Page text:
Monday, August 23, 2004
(My August contribution to IP Memes follows.)
Good Gets Go-Ahead To Get Great, But May Have Other Gremlins
Over the objections of Hollywood and professional sports leagues, on August 4 the FCC gave the thumbs up to TiVo's plan to let users share recorded TV in a limited manner over the Internet. The Commission unanimously determined the copyright control technologies included in the TiVo To Go service met the FCC's "broadcast flag" requirements, thus permitting users to share and move shows across the Internet in a limited manner with no undue threat of wider distribution. In addition to giving users the ability to copy and move programming to other devices, TiVo To Go is expected to permit remote programming of TiVo devices from cell phones and PDAs.
As convenient and user-friendly as all this sounds, TiVo may not be out of the woods just yet. What the FCC giveth, Congress may taketh away, in the form of the proposed Inducing Infringement of Copyrights Act. The Act is worded sufficiently broadly that, if passed, TiVo's new technology is among many innovations that could be rendered illegal for "intentionally inducing" copyright infringement.
- FCC lets TiVo users share shows
- FCC ignores MPAA, NFL; OKs new TiVo feature
- Hatch's Hit List #21 - TiVo to Go
Online Music Sharing That's Both Cool And Legal
I haven't yet seen any empirical data on this, I'm willing to wager we've entered an era where the vast majority of digital music on hard drives will have been put there legally, either thanks to legal downloading services or legally purchased and copied CDs. Must all these law abiding audiophiles exchange their scruples for subpenas simply because they'd like to share their collections online, or listen to selections others have mixed and picked? Not if they use Mercora P2P Radio. Mercora is a P2P network that lets users tune in and listen, radio style, to the music on one another's hard drives, without copying or distributing copyrighted works. Mercora's webcasts are licensed under the DMCA, and the company also takes care of applicable reporting and royalty requirements. Mercora tells users how to comply with non-interactive webcast rules (e.g., by not pre-announcing the time or order of specific programming), and turns them loose. The service also supports digital image sharing (both viewing and downloading), with video soon to come.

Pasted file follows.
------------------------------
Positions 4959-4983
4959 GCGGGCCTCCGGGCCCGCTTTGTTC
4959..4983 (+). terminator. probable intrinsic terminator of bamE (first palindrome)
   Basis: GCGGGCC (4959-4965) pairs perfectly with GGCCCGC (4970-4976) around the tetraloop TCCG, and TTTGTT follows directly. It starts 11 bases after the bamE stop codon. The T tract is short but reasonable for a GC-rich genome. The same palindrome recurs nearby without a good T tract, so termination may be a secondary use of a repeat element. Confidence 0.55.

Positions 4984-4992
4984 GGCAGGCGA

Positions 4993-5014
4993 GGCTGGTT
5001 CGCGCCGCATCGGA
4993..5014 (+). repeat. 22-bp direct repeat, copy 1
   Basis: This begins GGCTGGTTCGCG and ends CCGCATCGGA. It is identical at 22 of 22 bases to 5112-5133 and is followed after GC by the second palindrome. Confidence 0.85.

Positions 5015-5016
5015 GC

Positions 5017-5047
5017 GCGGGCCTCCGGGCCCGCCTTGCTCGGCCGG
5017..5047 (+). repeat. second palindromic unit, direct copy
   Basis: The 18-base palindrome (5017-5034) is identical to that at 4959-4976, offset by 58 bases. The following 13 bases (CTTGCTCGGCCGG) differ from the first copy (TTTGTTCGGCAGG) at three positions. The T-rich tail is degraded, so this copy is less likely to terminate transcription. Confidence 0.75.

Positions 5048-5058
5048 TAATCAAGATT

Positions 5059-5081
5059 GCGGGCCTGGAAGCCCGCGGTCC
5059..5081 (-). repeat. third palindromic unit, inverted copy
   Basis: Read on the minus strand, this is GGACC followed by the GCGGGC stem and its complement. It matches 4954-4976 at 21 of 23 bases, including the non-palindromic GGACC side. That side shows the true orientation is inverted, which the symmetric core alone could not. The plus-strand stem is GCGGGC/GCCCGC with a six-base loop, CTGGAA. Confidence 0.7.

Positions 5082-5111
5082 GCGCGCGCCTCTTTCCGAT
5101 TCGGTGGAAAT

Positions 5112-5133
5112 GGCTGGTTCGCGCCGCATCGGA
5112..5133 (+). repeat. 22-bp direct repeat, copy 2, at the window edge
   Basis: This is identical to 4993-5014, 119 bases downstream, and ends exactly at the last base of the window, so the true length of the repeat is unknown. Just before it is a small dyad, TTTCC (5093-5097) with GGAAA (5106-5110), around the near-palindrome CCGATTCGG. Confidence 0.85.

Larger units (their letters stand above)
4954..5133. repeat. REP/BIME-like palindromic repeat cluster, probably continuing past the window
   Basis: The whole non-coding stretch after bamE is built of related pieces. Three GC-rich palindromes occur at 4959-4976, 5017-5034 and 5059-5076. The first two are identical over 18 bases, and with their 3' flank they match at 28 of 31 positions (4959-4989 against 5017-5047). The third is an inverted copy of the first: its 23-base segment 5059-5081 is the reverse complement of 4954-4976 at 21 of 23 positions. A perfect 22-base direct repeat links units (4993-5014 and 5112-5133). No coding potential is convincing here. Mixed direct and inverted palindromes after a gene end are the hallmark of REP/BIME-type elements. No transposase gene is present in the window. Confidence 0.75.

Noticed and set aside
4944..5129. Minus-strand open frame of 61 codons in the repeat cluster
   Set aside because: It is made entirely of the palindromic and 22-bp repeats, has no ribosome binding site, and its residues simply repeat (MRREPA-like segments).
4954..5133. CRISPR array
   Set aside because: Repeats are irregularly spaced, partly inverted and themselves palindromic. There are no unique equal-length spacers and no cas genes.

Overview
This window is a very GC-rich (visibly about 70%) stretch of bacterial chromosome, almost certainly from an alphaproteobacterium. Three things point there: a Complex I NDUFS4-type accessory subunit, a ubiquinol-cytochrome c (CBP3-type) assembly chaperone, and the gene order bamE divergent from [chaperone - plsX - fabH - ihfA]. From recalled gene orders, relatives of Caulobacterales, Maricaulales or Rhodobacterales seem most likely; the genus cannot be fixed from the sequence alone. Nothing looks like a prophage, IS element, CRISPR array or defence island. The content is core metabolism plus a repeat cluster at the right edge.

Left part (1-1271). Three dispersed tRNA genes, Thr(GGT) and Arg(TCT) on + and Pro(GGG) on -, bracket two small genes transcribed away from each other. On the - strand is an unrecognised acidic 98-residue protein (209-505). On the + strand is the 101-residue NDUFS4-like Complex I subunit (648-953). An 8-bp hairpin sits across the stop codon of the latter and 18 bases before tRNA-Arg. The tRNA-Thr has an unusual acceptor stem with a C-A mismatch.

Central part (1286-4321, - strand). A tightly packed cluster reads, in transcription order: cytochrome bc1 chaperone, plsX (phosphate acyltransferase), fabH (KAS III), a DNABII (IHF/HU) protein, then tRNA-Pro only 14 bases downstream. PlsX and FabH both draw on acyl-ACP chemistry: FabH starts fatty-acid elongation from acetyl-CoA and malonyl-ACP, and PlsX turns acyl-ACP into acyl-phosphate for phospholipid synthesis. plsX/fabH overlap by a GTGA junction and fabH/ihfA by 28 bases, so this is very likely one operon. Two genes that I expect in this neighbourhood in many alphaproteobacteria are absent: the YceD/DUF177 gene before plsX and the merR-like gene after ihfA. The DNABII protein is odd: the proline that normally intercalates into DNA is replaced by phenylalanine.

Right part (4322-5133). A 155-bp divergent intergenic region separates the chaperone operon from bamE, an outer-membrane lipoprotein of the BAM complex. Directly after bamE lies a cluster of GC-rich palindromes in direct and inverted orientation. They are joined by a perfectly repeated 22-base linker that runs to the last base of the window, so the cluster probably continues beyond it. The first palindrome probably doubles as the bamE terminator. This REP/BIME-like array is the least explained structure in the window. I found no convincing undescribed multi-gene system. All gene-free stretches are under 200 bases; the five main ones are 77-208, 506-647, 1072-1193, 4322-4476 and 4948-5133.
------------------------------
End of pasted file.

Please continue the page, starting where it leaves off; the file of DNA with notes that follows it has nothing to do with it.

You're Licensed, You're Welcome
While services like Mercora might look after the legal details associated with webcasting music, increased use of Creative Commons licensing is helping create repositories of copyrighted works available for myriad purposes. One such effort is the Open Source Media Project, the brainchild of technologist Marc Canter and journalist JD Lasica. The project, which has the support of Brewster Kahle and the Internet Archive, will provide a two-way platform for users to both contribute and access visual media that are subject to reduced (or nonexistent) use restrictions based on their particular flavor of Creative Commons license. It promises to be a great platform for creativity and learning.
Reverse Engineering Apple Is The New Black
DVDCCA nemesis Jon Lech Johansen (of DeCSS fame, whose blog is aptly named "So sue me") has reverse engineered Apple's Airport Express. Airport Express is a must-have new device with uses like wirelessly transmitting tunes to your stereo, and setting up quick WiFi networks. With DVD Jon's hack, the Airport Express could conceivably be host to music streams from any application, not just iTunes. Ernest Miller, who, in his "Hatch's Hit List," is keeping track of all the technologies he comes across that could run afoul of the proposed Inducing Infringement of Copyrights Act, points out that "Johansen would make an ideal defendant (from the plaintiff's point of view)."
A less ideal defendant (from the plaintiff's point of view) is RealNetworks, Inc., but that hasn't stopped Real from pursuing its own bout of Apple reverse-engineering, this time aimed at the iPod. As designed, the iPod plays standard MP3s and songs encrypted with Apple's FairPlay digital rights management, but does not support other encrypted file formats. Real's Harmony seeks to change this, in much the same way DVD Jon seeks to make the Airport Express compatible with non-iTunes applications. "Free your iPod," proclaims Real's new community site devoted to "compatibility issues," Freedom of Music Choice, and "Don't Break My iPod" is what Real urges users to tell Apple in a related online petition. Despite Real's efforts to win mindshare with its new site and petition, anti-Real sentiments left by users indicate that will be an uphill battle. For its part, Apple says it is "stunned" by Real's actions, investigating the legal ramifications, and likely to design around Harmony in forthcoming releases of the iPod software.
Unless otherwise expressly stated, all original material of whatever nature created by Denise M. Howell and included in the Bag and Baggage weblog and any related pages, including the weblog's archives, is licensed under a Creative Commons License.